Snowstorms and Income Taxes
As my cigar dwindles down to a stub I read about a soldier who rises to lead a nation, only to find that the nation is too large, too unmanageable. He breaks the nation into smaller states and splits power with an old friend but the nation is still too unmanageable. The book I'm reading is about Diocletian and Imperial Rome however I'm facing a similar problem following last week's meetings: information overload. My first response is usually sitting and thinking about it until it makes sense, but sometimes that is just an excuse to not actually write anything about it. So here is a story from last week I found compelling.
The big news in Illinois in January, besides the snowstorm, is the huge hike in the income tax rate. Governor Quinn and the General Assembly rallied in the 13th legislative hour to craft a huge tax increase for residents and corporations.
Are you aware of how Realtors stood up for homeowners in the waning hours of session?
I was talking to Greg St. Aubin last week about his efforts to make sure homeowners weren't trampled under some of the more obscure elements of the income tax bill. St. Aubin is the chief lobbyist for the Illinois Association of REALTORS (IAR), jocund yet unassuming, he told of a "property tax relief" provision in the original bill which was anything but homeowner friendly. Currently Illinois tax law provides for homeowners a 5% tax credit for property taxes paid.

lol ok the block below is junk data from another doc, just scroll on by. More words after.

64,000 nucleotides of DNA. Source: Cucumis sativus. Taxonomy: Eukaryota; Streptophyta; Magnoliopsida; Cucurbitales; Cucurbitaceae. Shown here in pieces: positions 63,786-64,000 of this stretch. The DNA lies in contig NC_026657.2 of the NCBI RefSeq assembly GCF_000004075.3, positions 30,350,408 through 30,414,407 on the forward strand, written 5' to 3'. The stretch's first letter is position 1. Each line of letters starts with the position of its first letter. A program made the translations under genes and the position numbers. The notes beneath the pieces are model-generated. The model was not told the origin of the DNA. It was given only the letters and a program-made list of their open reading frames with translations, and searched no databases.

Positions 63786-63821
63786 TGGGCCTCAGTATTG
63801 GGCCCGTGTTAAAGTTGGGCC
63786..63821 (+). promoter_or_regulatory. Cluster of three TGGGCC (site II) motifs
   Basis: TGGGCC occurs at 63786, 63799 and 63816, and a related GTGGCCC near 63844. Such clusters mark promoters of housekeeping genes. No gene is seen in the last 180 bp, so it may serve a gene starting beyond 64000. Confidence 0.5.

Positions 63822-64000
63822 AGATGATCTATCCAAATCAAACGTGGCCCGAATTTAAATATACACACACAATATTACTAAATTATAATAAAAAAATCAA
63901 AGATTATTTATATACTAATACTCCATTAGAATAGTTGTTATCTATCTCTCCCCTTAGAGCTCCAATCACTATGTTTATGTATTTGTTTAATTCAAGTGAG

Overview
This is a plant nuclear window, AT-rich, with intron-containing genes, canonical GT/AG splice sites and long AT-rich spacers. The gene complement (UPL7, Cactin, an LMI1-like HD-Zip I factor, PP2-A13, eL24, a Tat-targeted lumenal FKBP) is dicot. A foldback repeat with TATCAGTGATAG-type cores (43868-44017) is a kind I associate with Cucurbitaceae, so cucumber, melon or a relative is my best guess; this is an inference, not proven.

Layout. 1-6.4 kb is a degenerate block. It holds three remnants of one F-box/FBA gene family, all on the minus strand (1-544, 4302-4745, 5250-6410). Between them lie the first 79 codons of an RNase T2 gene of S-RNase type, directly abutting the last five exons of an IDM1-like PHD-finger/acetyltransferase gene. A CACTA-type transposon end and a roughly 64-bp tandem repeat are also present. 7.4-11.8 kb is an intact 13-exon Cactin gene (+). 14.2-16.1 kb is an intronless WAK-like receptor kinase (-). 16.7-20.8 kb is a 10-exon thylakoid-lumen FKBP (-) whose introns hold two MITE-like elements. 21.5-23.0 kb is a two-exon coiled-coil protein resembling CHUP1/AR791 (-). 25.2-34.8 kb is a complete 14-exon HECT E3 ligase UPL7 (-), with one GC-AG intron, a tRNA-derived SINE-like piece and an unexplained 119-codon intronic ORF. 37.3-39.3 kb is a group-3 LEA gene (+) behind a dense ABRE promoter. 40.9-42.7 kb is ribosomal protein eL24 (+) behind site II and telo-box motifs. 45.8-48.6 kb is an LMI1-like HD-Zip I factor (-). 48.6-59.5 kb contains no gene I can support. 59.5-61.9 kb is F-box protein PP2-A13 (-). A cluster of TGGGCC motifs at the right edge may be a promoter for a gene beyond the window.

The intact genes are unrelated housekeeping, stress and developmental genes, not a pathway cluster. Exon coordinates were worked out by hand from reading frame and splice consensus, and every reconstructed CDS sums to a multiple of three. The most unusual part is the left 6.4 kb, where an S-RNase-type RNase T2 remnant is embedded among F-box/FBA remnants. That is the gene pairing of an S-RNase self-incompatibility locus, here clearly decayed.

St. Aubin said, "We couldn't believe what we were seeing in this bill. So we took the proposed tax rate and ran an analysis of what this would mean to average homeowners."
"Wow, you did this in a couple of hours?" I asked
"Yup, we are one of only a couple of groups who can perform an analysis like this in just a few hours. By Tuesday morning we were back in the Capitol letting the State Reps know what we found out."
"and that is?"
St. Aubin then laid out that under the proposal, what had been an automatic tax credit would now be essentially an application for the credit that Illinois Revenue would process and, if the state had met its spending caps, would issue equal sized checks to those who applied for rebates by April 15. Have you ever heard of such a byzantine and convoluted proposal?
However there is another problem that St. Aubin and Realtors reminded the legislators about: under the proposal two homeowners of identical homes but in different towns could pay very different taxes but get the same rebate amount. Some might say that is progressive, Realtors suggest that those paying a higher property tax should see a reasonably higher tax credit. So, let's recap, currently you can claim 5% credit right on your Illinois Income tax form. Proposed system: apply for a flat rate rebate to be issued in summer if the General Assembly tightens its belt and meets defined spending caps.
Realtors, through our state association, made sure this message was delivered to every state senator and state representative: vote no on this homeowner unfriendly tax provision. In those dwindling hours when legislature was madly attempting to pass an income tax hike, Realtors stood firmly with homeowners and tried to at least get one change to help homeowners keep their property tax rebate. Very few trade organizations can claim to have such a direct influence to assist homeowners.
Realtors, through IAR's efforts, were able to preserve some equity for homeowners. Realtors have been able to do this because of our history of providing rock solid research and analysis to elected officials. Realtors pride themselves on providing the best market data, the most thoughtful analysis, and the most thorough research to legislators, homeowners, and municipal governments of Illinois.